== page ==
Pain catastrophizing is an important variable in the context of acute and chronic pain. The neurophysiological correlates of pain catastrophizing, however, have not been rigorously evaluated. We examined the relationship between trait-pain catastrophizing and morning salivary cortisol levels before and following a 45-minute laboratory pain-testing session in healthy, pain-free (n = 22), and temporomandibular disorder (TMD) participants (n = 39). We also examined whether TMD patients evidenced generalized hyperalgesia and hypercortisolism. Pain catastrophizing was associated with a flattened morning salivary cortisol profile in the context of pain testing, irrespective of pain status. Cortisol profiles did not differ between healthy and TMD participants. TMD was associated with mechanical hyperalgesia only at the masseter. These data are the first to show an association between pain catastrophizing and elevated salivary cortisol profiles in the context of standardized experimental pain testing. These findings in both healthy individuals and those with chronic orofacial pain suggest that aberrant adrenocortical responses to pain may serve as a neurophysiologic pathway by which pain catastrophizing enhances vulnerability for development of chronic pain and maintains and/or exaggerates existing pain and associated morbidity.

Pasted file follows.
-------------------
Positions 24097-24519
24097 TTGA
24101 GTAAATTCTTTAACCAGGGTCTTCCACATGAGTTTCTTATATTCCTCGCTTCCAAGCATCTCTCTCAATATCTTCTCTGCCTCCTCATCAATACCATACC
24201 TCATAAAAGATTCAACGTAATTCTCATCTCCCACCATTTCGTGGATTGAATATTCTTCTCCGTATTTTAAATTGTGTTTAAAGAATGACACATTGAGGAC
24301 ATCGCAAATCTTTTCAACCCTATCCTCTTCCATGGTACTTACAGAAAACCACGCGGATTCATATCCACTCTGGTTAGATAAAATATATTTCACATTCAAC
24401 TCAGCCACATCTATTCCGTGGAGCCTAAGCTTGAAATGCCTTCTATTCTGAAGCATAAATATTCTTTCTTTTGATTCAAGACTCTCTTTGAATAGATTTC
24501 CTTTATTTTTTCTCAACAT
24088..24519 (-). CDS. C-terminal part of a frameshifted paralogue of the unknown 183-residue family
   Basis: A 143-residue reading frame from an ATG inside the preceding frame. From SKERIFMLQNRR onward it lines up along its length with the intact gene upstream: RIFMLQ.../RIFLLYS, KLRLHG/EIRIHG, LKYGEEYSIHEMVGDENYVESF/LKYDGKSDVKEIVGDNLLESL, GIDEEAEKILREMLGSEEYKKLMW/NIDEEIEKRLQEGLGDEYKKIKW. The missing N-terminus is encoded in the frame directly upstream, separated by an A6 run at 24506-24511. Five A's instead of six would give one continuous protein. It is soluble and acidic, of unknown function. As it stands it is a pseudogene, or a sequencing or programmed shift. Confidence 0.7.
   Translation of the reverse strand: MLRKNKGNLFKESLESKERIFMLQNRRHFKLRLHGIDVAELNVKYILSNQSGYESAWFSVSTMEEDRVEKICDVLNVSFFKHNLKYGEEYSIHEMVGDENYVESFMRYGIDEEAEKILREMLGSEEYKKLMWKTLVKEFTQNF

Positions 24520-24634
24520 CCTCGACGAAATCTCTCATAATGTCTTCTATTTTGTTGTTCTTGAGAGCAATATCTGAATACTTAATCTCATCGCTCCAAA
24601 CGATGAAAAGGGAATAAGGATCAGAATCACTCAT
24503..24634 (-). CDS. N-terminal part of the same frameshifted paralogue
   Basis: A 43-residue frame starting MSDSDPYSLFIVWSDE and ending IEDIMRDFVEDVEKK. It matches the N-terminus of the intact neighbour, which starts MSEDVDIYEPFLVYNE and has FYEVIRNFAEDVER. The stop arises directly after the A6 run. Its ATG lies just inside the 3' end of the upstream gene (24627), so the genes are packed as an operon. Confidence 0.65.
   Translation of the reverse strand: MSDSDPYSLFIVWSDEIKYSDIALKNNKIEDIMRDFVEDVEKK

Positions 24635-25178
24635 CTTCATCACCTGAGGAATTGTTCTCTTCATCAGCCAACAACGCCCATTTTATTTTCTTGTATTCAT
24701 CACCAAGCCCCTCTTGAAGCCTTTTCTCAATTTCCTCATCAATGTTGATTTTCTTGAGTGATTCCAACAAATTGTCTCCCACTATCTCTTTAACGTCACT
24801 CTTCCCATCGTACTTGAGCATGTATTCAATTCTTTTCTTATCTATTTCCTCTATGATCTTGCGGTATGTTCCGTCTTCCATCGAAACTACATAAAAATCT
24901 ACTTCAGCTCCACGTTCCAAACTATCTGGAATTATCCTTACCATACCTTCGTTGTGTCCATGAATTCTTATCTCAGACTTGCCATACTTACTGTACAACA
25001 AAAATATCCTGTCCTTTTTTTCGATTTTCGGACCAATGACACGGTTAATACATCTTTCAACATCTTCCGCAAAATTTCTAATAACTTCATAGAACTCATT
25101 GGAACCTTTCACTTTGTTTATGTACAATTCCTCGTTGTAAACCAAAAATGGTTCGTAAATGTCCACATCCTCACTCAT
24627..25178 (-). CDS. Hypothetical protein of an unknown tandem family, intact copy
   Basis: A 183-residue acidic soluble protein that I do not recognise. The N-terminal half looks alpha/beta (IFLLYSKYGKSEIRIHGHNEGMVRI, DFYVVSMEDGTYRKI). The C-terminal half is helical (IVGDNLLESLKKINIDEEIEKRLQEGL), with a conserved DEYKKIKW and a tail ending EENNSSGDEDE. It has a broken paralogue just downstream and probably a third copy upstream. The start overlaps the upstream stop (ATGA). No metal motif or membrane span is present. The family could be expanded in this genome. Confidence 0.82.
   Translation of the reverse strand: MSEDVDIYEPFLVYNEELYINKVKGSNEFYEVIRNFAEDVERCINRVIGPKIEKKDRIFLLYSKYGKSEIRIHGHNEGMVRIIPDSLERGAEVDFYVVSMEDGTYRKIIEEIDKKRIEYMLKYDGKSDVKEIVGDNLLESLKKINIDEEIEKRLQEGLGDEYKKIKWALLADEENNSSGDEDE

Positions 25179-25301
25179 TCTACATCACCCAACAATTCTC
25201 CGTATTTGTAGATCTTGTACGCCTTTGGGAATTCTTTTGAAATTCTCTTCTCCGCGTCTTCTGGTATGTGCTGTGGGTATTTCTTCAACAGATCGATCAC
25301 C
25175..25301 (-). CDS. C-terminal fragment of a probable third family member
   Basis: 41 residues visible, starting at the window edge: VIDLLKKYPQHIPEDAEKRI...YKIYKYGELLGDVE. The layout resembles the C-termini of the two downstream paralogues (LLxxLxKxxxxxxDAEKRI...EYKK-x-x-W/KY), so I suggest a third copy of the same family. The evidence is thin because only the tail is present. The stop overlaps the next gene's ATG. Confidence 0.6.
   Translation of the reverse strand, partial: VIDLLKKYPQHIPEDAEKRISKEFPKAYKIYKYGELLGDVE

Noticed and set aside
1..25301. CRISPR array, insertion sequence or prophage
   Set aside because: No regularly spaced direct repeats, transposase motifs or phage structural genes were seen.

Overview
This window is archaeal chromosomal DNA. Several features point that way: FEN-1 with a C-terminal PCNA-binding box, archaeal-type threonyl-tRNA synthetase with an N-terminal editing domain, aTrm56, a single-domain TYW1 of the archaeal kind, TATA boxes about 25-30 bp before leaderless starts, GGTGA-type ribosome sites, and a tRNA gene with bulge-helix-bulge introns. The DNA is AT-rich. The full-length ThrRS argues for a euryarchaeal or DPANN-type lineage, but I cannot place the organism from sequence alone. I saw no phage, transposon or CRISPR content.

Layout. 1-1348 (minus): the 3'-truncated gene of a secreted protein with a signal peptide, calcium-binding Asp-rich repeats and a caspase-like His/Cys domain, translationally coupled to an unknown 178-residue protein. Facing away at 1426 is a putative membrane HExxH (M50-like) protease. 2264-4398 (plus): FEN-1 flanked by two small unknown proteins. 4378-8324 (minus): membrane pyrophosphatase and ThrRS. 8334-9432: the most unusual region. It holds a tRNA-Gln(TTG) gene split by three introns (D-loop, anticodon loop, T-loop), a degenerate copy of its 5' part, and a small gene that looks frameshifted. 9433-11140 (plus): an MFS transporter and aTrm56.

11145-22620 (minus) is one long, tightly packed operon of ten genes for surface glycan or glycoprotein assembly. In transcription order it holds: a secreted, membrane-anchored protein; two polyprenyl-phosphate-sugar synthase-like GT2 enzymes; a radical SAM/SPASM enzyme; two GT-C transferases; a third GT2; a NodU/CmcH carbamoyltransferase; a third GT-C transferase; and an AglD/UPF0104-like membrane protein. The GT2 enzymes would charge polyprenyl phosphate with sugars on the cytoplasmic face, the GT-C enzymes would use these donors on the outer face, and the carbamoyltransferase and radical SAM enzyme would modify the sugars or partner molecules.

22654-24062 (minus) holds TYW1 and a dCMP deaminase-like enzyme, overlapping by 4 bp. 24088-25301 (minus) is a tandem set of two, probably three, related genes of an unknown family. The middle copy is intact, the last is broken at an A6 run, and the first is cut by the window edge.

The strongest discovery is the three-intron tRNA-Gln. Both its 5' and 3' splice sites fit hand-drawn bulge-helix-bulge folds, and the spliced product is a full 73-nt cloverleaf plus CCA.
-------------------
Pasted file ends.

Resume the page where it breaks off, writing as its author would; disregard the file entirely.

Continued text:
Perspective: Neurophysiological mechanisms by which pain catastrophizing is related to acute and chronic pain recently have come under empirical study. Understanding of these mechanisms has the unique potential to shed light on key central-nervous-system factors that mediate catastrophizing-pain relations and therapeutic benefits associated with changes in catastrophizing and related cognitive processes.
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